Past Productions

“THE VANISHING POINT” and “MUDFIRE” REVIEWS

Barroquisimo Festival in Puebla, Mexico Article in Spanish from Enfoque, Puebla, Mexico 27 April 2009

“Walking Tall”, Edinburgh Fringe Festival 2008

Edinburgh Fringe Festival 2008 “Front Cover”

The Scotsman Dance review: Mudfire | The Vanishing Point 12 August 2008 By Kelly Apter

Kirstin Innes, The List Weekly, Glasgow and Edinburgh Events Guide, 14 August 2008 ”Awe inspiring spectacle on stilts”

The British Theatre Guide The Carpetbag Brigade Jackie Fletcher The Vanishing Point,  2008 Edinburgh Fringe Festival:

On a rainy Saturday evening, the Carpetbag Brigade’s stilt walking acrobats had to move out of the sodden courtyard into a large room in Edinburgh College of Art. Sitting along one wall in a plain, high-ceilinged room, the audience was able to witness the action at very close range and it was amazing. Towering high above us, but so very close, illuminated only by the daylight shining through the windows, these beautiful insect-like creatures stalked the space like Titans. They swished and hissed and licked and sniffed. They fought and mated and prowled for food with acrobatic stunts.

The Carpetbag Brigade is a pan-American theatre company with performers from the US, Canada and Mexico. Based in San Francisco, they witnessed fires devastating whole forests and wondered what happened to the creatures for which the woodlands are a natural habitat. And that was the inspiration for this show. It is timely as more and more of our natural resources fall prey to human indifference. The Vanishing Point is a show which fills one full of wonder, and reminds us that everything on the planet is interconnected. In the face of Nature, we’re merely puny but arrogant wee souls.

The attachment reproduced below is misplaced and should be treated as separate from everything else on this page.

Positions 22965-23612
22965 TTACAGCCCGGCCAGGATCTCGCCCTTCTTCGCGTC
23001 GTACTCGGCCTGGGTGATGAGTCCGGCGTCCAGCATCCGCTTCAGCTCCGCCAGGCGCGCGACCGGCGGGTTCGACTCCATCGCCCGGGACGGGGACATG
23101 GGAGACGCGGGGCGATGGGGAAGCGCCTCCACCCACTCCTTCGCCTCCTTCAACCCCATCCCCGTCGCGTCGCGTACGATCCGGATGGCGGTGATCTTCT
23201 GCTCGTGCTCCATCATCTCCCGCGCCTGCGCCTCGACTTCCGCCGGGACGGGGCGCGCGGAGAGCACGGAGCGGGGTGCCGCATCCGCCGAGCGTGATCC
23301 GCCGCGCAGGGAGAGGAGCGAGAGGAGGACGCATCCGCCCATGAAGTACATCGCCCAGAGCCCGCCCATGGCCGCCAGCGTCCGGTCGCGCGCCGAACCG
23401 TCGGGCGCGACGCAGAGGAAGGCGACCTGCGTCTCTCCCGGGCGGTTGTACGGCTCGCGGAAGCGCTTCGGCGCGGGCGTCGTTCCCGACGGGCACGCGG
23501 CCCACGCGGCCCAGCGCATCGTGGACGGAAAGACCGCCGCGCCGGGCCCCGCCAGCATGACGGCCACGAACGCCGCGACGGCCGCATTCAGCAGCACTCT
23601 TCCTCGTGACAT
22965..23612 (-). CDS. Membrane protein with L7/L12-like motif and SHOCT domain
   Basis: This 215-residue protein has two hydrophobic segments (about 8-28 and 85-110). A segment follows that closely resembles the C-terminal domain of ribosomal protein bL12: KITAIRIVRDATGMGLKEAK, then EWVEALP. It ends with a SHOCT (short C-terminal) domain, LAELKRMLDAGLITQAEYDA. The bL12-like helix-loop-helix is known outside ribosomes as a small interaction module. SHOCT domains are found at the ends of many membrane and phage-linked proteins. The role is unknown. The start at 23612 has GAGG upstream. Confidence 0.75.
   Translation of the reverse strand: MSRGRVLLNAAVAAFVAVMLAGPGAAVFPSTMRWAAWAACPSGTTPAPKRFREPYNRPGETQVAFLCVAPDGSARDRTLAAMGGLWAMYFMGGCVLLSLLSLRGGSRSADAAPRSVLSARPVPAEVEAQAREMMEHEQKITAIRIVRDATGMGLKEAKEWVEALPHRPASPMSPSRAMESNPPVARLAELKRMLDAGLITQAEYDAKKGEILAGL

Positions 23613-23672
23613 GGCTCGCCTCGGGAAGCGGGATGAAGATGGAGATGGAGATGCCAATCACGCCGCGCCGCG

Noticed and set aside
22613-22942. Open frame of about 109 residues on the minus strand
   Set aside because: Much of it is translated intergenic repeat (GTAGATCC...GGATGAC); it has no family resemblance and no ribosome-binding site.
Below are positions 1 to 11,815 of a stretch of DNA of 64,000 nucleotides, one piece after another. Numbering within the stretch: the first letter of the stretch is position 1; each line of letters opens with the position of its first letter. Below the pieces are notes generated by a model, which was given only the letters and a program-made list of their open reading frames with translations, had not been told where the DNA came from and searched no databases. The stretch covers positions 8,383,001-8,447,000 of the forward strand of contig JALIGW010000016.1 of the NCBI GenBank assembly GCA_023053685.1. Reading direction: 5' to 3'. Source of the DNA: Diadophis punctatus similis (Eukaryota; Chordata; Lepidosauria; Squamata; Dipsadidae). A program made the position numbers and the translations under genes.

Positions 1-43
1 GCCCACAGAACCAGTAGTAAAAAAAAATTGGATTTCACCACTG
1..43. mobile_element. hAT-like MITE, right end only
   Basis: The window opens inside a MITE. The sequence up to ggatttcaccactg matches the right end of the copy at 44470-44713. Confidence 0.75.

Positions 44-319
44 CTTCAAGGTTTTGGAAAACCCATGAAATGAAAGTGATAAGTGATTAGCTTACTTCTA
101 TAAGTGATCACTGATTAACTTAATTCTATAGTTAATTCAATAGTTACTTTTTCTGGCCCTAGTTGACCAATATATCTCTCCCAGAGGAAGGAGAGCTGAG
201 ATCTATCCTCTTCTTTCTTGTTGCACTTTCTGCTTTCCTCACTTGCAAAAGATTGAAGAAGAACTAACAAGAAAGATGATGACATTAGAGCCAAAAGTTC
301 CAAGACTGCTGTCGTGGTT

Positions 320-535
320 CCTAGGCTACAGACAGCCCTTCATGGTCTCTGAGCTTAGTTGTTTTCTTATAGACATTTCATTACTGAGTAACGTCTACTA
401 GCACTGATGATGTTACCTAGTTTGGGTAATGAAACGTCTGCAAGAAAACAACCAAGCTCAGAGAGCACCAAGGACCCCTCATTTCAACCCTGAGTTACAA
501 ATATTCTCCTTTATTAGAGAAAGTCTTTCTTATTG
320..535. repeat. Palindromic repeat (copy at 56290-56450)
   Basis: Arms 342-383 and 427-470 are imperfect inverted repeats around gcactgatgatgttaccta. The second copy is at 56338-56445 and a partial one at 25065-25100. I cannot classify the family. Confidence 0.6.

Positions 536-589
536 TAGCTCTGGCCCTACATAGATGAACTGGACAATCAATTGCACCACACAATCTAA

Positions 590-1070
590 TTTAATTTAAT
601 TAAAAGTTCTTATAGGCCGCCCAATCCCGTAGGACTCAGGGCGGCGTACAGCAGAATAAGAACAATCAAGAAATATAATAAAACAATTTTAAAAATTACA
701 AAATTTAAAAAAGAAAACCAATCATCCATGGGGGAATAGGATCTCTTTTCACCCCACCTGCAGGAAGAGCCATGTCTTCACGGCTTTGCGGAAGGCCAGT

Fabulous acrobatic skills indoors or out!


“YOU DON’T KNOW JACK” REVIEWS

‘Get to Know “You Don’t Know Jack”‘, Times Standard Scotland, Allen Amundsen

The Metro You Don’t Know Jack : flawed yet fascinating

by TINA JACKSON – Monday, August 18, 2008

You Don’t Know Jack is a flawed and fascinating piece. For all its imperfections, this striking offering from San Francisco ensemble physical theatre company Carpetbag Brigade achieves what many shows on the Fringe fail to do: it grabs your attention and holds it.

The immensely talented cast of five are such strong performers that they imbue their dark, deliciously odd tale of a dead alcoholic and his messed-up family with a hypnotic intensity; it’s impossible not to enter their dysfunctional, fragmented worlds.

Snatches of memory intermingle with scenes from a dark underworld, so that the past and the imaginary become what constitute reality. Sometimes it’s tiring trying to keep up with the story but the physical energy keeps you enthralled.

Like the chaotic life it conveys, the narrative is messy, though the fluid performances of the lithe, disciplined cast are not. Sometimes violent, sometimes haunting, snippets of action show Jack’s drunken mother as she descends into alcoholic lunacy.

Although the threads of Jack’s psychic life, past and memories are sometimes woven so loosely that they begin to unravel in the viewer’s mind, one of the particular strengths of this production is its oddity.

In this case, it’s fitting that live music – plangently lilting snippets of folk songs and wonky sea shanties – communicates more sense than the spoken words, reinforcing the piece’s sense of other-worldliness and its sometimes violent lyricism.


The Scotsman Published Date: 20 August 2008 By Joyce McMillan

YOU DON’T KNOW JACK Dance & Physical Theatre Review: You Don’t Know Jack

The Carpetbag Brigade of San Francisco are a company not to be ignored; and they’re presenting this most extreme and mind-blowing of all the shows on this year’s Fringe about the damaging impact of war. On a stage strewn with domestic debris and paths of stones, featuring a window here, and a teetering tower of authority there, it reflects – for a surreal, enigmatic 50 minutes – on the continuing family legacy of the wartime trauma suffered by Jack’s grandfather. Both little Jack himself, and his mad, self-destructive mother, are stalked by twin demons, male and female; nor is there much sign, in the show’s beautifully choreographed ending, that they will ever be laid to rest.

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